The pig says oink. The cat says meow. The cell phone says ribbit.
By Alex Breitler
The California red-legged frog
might have vanished from San Joaquin County, but its quiet croak can live on
every time your cell phone rings.
An environmental group is offering ring tones featuring the calls of rare and
endangered species, hoping to improve conservation efforts around the world.
More than 10,000 people have downloaded the free tones since last month, said
Jeff Miller of the Center for Biological Diversity in Oakland.
"It's one thing to read about endangered species," he said Friday. "If you hear
the call, it personalizes the species and really gets people interested."
Pick from among a dozen frogs and toads, two dozen owls, tropical birds or the
most popular call of all: the haunting moan of a killer whale.
Over the years, the calls have been collected from around the world, sometimes
at great difficulty. One researcher ventured into east Asia in the winter to
track the elusive Blakiston's fish owl, a massive bird as tall as a St. Bernard,
with an equally impressive voice. Only a few hundred exist.
New owl species are discovered every year, said David H. Johnson, director of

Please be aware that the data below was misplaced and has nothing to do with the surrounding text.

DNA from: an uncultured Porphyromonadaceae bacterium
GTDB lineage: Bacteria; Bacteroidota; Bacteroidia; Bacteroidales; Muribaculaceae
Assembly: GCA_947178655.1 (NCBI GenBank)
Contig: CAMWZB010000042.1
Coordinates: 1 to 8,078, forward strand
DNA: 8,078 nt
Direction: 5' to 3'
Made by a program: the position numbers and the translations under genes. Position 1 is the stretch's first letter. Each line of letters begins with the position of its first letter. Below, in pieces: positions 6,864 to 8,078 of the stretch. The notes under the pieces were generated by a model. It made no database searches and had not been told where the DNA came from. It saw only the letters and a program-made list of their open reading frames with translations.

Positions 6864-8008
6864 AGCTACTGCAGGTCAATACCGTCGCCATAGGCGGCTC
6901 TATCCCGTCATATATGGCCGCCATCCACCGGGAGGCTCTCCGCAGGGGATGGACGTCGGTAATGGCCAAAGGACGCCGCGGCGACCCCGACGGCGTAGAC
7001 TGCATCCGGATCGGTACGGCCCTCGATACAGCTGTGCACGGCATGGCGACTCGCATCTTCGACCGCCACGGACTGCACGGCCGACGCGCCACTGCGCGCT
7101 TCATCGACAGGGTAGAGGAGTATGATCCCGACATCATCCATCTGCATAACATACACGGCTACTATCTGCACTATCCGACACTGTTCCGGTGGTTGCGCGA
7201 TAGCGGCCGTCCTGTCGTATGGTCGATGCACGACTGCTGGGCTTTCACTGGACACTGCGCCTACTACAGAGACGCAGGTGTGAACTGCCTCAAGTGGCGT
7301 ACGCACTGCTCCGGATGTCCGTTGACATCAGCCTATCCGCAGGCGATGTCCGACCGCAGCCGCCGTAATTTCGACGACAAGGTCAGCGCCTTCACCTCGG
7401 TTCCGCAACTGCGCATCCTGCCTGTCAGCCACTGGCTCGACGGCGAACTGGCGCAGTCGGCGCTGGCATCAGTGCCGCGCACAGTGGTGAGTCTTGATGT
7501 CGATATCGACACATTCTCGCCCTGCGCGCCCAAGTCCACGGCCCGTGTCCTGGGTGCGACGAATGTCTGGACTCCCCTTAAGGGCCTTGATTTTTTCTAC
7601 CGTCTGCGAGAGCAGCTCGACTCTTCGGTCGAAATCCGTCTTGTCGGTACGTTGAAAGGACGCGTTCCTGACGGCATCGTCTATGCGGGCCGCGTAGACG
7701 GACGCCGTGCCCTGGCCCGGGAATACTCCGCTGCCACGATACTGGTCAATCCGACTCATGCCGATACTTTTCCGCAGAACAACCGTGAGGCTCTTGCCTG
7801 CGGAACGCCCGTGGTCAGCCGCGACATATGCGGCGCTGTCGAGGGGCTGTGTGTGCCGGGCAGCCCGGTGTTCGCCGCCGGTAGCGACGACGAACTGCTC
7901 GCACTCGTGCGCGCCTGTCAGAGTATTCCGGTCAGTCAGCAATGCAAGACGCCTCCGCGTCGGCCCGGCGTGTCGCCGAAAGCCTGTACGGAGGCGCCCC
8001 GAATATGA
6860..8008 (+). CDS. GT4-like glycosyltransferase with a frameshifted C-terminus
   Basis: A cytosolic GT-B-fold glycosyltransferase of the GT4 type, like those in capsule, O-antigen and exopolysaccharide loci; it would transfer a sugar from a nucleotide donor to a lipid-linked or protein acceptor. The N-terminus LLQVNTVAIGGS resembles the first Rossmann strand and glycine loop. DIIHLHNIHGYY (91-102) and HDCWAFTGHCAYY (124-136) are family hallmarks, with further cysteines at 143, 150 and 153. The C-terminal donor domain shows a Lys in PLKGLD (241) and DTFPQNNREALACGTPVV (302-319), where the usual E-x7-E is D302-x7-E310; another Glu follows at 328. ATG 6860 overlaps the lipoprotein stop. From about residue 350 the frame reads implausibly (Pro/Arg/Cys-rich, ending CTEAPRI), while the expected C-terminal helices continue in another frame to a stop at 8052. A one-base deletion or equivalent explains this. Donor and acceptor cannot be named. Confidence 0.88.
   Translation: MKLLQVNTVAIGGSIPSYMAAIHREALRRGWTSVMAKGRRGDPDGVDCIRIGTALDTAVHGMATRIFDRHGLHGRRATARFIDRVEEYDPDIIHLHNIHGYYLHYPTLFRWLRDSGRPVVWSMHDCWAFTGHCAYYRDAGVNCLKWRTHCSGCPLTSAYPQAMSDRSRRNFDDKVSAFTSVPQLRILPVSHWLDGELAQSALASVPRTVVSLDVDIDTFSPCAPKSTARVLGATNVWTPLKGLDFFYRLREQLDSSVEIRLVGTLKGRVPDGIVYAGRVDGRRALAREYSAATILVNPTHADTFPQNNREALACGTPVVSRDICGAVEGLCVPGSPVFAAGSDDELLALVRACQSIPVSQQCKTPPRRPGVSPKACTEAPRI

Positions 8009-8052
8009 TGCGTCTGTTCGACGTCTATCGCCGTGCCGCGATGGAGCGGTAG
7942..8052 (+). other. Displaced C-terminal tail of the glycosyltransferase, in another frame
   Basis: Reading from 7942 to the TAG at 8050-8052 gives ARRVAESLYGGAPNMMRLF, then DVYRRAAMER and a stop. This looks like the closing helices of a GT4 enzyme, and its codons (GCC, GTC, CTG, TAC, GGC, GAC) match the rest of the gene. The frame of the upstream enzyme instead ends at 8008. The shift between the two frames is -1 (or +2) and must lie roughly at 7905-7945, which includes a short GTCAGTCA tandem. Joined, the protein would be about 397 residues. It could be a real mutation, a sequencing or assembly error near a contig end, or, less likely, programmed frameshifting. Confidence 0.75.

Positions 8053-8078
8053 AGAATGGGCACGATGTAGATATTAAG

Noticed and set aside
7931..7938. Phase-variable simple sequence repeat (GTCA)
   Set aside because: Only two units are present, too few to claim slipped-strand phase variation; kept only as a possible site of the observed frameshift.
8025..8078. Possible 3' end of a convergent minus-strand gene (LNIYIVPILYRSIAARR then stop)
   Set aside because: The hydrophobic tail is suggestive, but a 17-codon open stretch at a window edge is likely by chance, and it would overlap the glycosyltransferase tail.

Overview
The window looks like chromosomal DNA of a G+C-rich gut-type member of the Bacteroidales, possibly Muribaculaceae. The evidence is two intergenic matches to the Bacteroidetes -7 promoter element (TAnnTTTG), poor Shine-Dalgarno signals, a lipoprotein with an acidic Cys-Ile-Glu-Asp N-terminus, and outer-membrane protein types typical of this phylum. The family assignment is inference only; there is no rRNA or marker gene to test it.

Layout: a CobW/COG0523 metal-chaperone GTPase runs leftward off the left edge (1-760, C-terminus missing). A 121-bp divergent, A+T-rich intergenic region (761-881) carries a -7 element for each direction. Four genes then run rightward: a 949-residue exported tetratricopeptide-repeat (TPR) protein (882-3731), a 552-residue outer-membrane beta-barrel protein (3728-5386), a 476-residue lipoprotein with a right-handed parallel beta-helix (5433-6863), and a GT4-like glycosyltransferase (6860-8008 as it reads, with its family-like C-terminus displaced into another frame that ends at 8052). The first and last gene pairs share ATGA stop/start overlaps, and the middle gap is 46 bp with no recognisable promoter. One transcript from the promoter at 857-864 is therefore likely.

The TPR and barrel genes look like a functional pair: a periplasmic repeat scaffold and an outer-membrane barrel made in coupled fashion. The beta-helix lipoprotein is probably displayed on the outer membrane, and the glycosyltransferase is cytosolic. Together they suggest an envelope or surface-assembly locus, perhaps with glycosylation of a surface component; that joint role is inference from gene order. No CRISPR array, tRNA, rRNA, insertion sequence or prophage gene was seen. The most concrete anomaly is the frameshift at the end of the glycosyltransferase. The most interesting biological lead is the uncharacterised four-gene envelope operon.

the Virginia-based Global Owl Project. Many hoots have never been recorded.
"We tried to pick species that were different and would sound good on a cell
phone," said Johnson, whose group helped pick the new ring tones.
The red-legged frog is a rarity thanks in part to humans who feasted on frog
legs at San Francisco restaurants in the 1800s. More recently, development has
destroyed many of the wetlands where the frogs once lived.
One population has been documented on a ranch in Calaveras County. Robert Stack,
head of the Jumping Frog Research Institute in Angels Camp, is one of few who
would recognize the male red-legged frog's distinctive mating call.
"They're basically saying, 'Hey, over here, check me out,'" Stack said.
But even at the ranch, that call often is drowned out by the Pacific tree frog,
a smaller but much louder cousin.
"You've really got to listen," Stack said.
The ring tones, he said, are a great way to preserve the red-legged frog's soft